Godin showed that the traditional Ps that marketers had used for decades to get their products noticed-pricing, promotion, publicity, packaging, etc.-weren’t working anymore. Marketers were ignoring the most important P of all: the Purple Cow.
Cows, after you’ve seen one or two or ten, are boring. A Purple Cow, though . . . now that would be something. Godin defines a Purple Cow as anything phenomenal, counterintuitive, exciting… remarkable. Every day, consumers ignore a lot of brown cows, but you can bet they won’t ignore a Purple Cow.”
My Take: The benefits for an agency to go purple and be distinctive are clear. Me-too sales propositions simply do not work in the long-run. Who has done it right in the past few years? Certainly the somewhat unloved Victors & Spoils (because they are way too purple for some in the industry); London’s London Agency (because they “own” the London brand and offer this concise sales proposition, “We create One Brilliant Idea that can work in any media, anywhere in the world.“) and Bend Oregon’s G5 (because they picked a profitable niche and services that can be resold across business categories.) These three Denver, London and Bend agencies have figured out how to go purple.
Linchpin: Are You Indispensable?
“There used to be two teams in every workplace: management and labor. Now there’s a third team, the linchpins. These people invent, lead (regardless of title), connect others, make things happen, and create order out of chaos. They figure out what to do when there’s no rulebook. They delight and challenge their customers and peers. They love their work, pour their best selves into it, and turn each day into a kind of art.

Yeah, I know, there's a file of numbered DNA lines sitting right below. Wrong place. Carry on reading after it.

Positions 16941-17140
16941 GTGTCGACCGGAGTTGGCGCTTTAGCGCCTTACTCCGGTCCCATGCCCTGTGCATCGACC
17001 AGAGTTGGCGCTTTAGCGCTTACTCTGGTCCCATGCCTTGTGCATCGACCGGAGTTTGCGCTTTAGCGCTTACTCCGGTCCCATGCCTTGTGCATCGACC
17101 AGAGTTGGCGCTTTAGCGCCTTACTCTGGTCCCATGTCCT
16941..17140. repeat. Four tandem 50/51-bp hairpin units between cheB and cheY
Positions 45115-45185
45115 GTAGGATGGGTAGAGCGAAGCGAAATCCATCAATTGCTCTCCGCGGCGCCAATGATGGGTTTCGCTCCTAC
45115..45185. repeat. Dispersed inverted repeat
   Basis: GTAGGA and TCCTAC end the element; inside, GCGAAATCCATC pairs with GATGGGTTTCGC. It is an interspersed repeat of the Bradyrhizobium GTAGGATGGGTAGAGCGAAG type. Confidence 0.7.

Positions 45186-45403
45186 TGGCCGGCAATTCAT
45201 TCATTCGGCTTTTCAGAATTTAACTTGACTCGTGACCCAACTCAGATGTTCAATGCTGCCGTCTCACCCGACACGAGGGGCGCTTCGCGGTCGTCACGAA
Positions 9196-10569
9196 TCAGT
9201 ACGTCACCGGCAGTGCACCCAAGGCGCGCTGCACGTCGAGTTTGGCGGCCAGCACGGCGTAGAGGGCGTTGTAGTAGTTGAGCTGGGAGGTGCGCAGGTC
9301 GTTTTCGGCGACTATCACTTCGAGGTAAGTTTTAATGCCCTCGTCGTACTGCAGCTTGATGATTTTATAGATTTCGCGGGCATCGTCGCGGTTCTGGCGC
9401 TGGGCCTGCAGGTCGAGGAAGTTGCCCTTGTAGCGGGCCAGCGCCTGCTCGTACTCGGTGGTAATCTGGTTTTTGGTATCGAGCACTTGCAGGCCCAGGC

Linchpins are the essential building blocks of great organizations.”
My take: Is there anything more important to your organization – or to your clients – than the right staff? The concept and makeup of “right staff” is complex. But, at the end of the day, the right staff means a cadre of co-workers that are going to help you deliver superior service to your current clients and… possibly more important, be partners in helping you continuously define and build your agency for future growth.
All Marketers Are Liars: The Underground Classic That Explains How Marketing Really Works–and Why Authenticity Is the Best Marketing of All.
“All marketers tell stories. And if they do it right, we believe them. We believe that wine tastes better in a $20 glass than a $1 glass. We believe that an $80,000 Porsche is vastly superior to a $36,000 Volkswagen that’s virtually the same car. We believe that $125 sneakers make our feet feel better—and look cooler—than a $25 brand. And believing it makes it true.
As Seth Godin showed in this controversial book, great marketers don’t talk about features or even benefits. Instead, they tell a story—a story we want to believe, whether it’s factual or not. In a world where most people have an infinite number of choices and no time to make them, every organization is a marketer, and all marketing is about telling stories.”
My take: I’ve reviewed hundreds of advertising agency websites in the past few weeks. The great majority do not offer an agency story. That means any story that helps a prospective client form a strong opinion, helps sell the agency message and builds a differentiated persona. This is very disconcerting since so many agencies preach the power of storytelling to their clients.
Who tells a great ad agency brand story? Ogilvy.